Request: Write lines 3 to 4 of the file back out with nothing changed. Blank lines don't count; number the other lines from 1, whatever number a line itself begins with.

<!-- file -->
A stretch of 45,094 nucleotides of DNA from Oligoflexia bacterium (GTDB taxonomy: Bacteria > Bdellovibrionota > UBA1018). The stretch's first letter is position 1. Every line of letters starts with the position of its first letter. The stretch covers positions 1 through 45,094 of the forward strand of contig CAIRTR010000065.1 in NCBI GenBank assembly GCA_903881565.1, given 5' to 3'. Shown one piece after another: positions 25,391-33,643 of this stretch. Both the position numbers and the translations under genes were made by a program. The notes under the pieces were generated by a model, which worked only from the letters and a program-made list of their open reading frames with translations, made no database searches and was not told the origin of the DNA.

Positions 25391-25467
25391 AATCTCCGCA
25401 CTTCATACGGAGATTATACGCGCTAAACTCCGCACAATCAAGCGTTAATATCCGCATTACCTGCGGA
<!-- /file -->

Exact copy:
25391 AATCTCCGCA
25401 CTTCATACGGAGATTATACGCGCTAAACTCCGCACAATCAAGCGTTAATATCCGCATTACCTGCGGA